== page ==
What's It Made Of: Assertiveness
In a previous post, I describe different priorities one might have in interpersonal situations. One of those priorities is Objectives Effectiveness, or getting your goals and needs met from a situation.
The psychological concept that describes how to approach other people to promote objectives effectiveness is called assertiveness. Situations where assertiveness is beneficial include:
Getting other people to do what you ask them to do
Saying “no” to unwanted requests
Resolving interpersonal conflict
Having your rights respected
Getting your beliefs or point of view taken seriously by others
Assertiveness is about asserting your rights and wishes in a healthy way. When we are passive, we do what others want without asserting our own desires. When we are aggressive, we force or intimidate others into doing what we want without respecting their wishes and desires. When we are assertive, we express our own wishes and rights without disrespecting others.
A Guide to Assertiveness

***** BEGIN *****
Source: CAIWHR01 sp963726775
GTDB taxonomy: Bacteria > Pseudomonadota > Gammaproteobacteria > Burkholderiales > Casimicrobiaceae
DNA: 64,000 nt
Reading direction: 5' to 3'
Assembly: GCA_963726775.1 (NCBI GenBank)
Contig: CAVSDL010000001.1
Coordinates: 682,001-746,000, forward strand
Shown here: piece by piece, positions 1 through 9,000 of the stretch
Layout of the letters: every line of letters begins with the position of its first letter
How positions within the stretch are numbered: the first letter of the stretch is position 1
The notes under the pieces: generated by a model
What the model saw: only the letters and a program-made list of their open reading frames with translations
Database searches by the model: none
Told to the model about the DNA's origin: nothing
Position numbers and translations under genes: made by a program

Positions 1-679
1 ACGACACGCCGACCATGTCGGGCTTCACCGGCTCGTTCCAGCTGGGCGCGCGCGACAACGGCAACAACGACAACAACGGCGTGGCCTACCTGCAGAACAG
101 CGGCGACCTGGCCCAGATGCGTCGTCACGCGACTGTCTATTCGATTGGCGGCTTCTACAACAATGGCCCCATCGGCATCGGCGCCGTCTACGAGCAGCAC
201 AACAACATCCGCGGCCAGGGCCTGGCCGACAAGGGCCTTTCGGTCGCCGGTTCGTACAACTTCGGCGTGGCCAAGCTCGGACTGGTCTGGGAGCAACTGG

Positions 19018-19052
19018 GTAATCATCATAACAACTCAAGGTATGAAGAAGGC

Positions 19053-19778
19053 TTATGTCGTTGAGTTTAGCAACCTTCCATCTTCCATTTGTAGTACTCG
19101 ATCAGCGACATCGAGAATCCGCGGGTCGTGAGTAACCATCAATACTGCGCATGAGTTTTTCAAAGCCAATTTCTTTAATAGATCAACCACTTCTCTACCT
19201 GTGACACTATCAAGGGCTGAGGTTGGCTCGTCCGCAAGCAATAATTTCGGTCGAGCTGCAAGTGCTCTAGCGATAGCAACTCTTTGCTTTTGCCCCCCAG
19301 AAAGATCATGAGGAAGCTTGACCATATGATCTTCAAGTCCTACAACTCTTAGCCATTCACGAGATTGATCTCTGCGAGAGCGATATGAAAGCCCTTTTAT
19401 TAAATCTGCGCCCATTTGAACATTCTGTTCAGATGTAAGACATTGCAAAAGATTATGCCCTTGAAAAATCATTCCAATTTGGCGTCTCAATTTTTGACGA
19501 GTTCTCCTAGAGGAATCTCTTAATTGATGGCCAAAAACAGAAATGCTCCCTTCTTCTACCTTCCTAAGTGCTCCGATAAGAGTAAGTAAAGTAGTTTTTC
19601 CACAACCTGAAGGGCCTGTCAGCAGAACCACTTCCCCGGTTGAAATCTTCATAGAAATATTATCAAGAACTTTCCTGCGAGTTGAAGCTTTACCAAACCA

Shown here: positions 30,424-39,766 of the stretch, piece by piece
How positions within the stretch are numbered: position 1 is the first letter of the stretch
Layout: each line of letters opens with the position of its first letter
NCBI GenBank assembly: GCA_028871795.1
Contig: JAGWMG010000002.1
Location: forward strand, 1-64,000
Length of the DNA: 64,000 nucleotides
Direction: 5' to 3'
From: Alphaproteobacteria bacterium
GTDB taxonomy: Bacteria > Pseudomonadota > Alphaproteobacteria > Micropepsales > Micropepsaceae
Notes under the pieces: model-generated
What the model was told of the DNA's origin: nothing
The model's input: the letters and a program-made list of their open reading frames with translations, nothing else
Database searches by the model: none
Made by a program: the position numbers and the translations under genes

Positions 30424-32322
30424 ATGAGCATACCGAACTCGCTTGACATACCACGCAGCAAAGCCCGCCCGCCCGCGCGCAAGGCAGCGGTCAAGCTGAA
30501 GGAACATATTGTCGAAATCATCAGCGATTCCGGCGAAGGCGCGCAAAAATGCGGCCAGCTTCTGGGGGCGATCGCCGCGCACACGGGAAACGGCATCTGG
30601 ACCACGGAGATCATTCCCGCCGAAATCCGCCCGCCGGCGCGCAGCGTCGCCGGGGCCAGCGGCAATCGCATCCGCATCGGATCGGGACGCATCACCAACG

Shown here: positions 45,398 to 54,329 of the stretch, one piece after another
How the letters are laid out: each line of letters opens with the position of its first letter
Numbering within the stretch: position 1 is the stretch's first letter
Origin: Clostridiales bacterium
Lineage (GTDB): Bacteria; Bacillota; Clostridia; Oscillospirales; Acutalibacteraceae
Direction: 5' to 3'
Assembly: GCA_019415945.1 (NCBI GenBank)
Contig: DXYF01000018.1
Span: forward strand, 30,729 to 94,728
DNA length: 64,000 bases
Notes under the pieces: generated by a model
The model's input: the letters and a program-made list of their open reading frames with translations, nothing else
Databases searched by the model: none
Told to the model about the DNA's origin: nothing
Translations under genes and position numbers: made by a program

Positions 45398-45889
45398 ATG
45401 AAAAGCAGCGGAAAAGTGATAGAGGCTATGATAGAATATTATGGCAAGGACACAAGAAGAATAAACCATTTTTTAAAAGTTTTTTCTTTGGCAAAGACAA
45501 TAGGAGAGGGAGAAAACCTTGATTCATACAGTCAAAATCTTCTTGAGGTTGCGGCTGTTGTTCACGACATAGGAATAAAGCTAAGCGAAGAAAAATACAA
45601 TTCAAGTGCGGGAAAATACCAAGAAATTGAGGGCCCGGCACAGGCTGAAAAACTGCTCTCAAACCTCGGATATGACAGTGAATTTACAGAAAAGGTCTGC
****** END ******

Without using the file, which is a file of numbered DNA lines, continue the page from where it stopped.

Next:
Dialectical Behavior Therapy (DBT) offers a helpful guide to practicing assertiveness that follows the acronym DEAR MAN:
Let’s go through these one by one:
Describe the situation
When raising a request or issue for someone else to respond to, it is helpful to start with a description of the situation, sticking to just the facts. This helps by offering an objective starting point that both people are more likely to agree on, instead of starting with a judgment that invites refutation. Here are a few examples of what this might sound like:
“I have been working for this company for over 5 years, and I have not received a raise in that time, despite having very positive performance reviews.”
“My phone battery died, and I unfortunately left my phone charger at home.”
“I have noticed the dishwasher often doesn’t get run over night even when I ask you to do it.”
Express your feelings clearly